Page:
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Reviewed by:
  • Better Britons: Reproduction, National Identity, and the Afterlife of Empire by Nadine Attewell
  • Susanne Klausen
Nadine Attewell. Better Britons: Reproduction, National Identity, and the Afterlife of Empire. University of Toronto Press. xi, 324. $48.75

The centrality of reproduction to imperial and settler projects of nation building is a rich, productive topic that has garnered scholarly attention since the 1970s, when path-breaking historians began making visible the emphasis placed on producing the supposedly right type of babies for achieving and maintaining imperial and colonial rule. Nadine Attewell’s new study, Better Britons, brings a fresh, sharply intelligent, critical eye to the construction of civic, national, and racial identities in Britain, New Zealand, and Australia during the era of decolonization and its aftermath.

The book is concerned with what Attewell terms the “afterlife” of empire, meaning the persistence of empire into the present. She begins and ends the book with a discussion about and what remains, a play by Maori and Cook Islands writer Miria George first staged in 2005 but set in 2010. The premise of the play is that the New Zealand state has devised a solution to the high rates of teenage pregnancy and child abuse in Maori society, namely, to sterilize Maori women, a threat that provokes a mass exodus of Maori from Aotearoa New Zealand. Attewell cites reviewers’ skeptical reaction to the play, rightly, as a symptom of the ongoing “process of forgetting” that occurs in imperial and colonial contexts of the kinds of reproductive violence that long sustained colonizing nation-states and that continue to appeal to eugenically minded settlers today. Her overarching argument is that “the convergence of projects of reproductive management and governance is not just one of the things the inhabitants of colonizing nation states … have forgotten about the colonial past; it is one of the ways in which they have worked, and continue to work, to disown the burdens of their colonial inheritance” (emphasis in original). The book is a postcolonial study and analyses a variety of texts, mainly novels, as a means of approaching and unpacking this convergence.

The book is divided into two parts. Part One, “Beginnings,” has two chapters addressing “fantasies of re-beginning” that were central to post-imperial projects of nation building. The first chapter deals with the utopianism of early twentieth-century discourses of reproduction and analyses three novels to show how an imperial imaginary that envisioned Antipodean islands in the Pacific as “staging grounds” for utopian experiments “is redeployed—repatriated—by metropolitan and Australian utopian nationalisms.” Chapter two draws on primary sources such as newspaper reports, government reports, and fiction to focus on Australia’s early twentieth-century policy of trying to advance a “White Australia” and defend settler claims to Australia against Aboriginal claims of priority by “breeding out the colour” of its citizens and subjects. [End Page 345]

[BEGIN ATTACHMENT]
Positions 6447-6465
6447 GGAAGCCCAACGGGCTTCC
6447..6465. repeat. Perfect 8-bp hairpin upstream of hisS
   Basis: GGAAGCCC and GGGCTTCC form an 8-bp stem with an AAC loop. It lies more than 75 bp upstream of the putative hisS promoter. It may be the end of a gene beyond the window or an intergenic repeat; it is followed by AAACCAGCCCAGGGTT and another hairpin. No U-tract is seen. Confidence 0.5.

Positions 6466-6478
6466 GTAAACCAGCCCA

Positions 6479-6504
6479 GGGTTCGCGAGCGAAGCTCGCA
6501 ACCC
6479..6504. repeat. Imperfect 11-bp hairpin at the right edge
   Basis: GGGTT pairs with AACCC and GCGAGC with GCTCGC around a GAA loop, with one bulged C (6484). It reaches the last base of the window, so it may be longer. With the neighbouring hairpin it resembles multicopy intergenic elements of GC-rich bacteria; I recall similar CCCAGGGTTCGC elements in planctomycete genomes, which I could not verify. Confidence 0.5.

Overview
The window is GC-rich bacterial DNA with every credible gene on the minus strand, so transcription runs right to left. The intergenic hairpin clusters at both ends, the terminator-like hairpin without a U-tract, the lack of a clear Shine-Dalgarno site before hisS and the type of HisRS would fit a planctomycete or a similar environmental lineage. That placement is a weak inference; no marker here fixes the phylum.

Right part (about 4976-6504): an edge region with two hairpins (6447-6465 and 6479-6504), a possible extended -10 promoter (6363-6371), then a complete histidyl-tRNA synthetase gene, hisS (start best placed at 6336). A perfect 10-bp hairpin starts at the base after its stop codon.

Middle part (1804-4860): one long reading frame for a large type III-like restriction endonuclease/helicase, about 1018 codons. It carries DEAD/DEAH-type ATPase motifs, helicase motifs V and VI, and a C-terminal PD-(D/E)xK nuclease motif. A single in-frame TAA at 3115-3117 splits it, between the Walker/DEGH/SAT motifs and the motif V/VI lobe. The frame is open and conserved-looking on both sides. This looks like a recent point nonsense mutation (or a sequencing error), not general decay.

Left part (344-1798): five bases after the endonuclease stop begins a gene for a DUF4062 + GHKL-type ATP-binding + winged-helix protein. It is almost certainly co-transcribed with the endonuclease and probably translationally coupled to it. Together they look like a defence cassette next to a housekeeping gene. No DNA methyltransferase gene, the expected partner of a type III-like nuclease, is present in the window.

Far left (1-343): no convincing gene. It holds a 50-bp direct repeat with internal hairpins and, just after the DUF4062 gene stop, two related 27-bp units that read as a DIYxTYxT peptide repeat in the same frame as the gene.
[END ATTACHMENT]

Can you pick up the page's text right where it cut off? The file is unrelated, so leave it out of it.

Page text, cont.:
Part Two, “Endings,” contains three chapters about “fantasies of (fore)closure,” meaning the ways refusals or inabilities to reproduce emerged as sites of production of national meaning. Chapter three reflects on two novels to discuss the relationship between the politics of abortion and anxieties about the nation-state’s capacity to reproduce itself. Chapter four analyses a dystopian novel and unpublished prose poem by New Zealand writer Robin Hyde, works of “necrophilic nationalism” written in the late 1930s when war seemed very likely; Attewell detects in these texts settler claims to indigenous land rooted in the “ability to perform the role, usually reserved for Indigenous people, of a dying race.” The final chapter examines the afterlife of eugenics in Britain, specifically the resurgence in Britain during the late twentieth century of panics about “demographic decline in relation to post-war developments in citizenship and nationality law.”

The book pulsates with a sense of urgency. Attewell rightly urges beneficiaries of settler colonialism to question our “preferred original stories” in order to make visible and account for colonialism’s ongoing effects. At the same time, it is theoretically sophisticated, even dense at times, and seems aimed at scholars already familiar with the plethora of terms and names that make up the vocabulary and community of the postcolonial literary theorist. The book’s argument...

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Additional Information

ISSN
1712-5278
Print ISSN
0042-0247
Pages
pp. 345-346
Launched on MUSE
2016-10-16
Open Access
No
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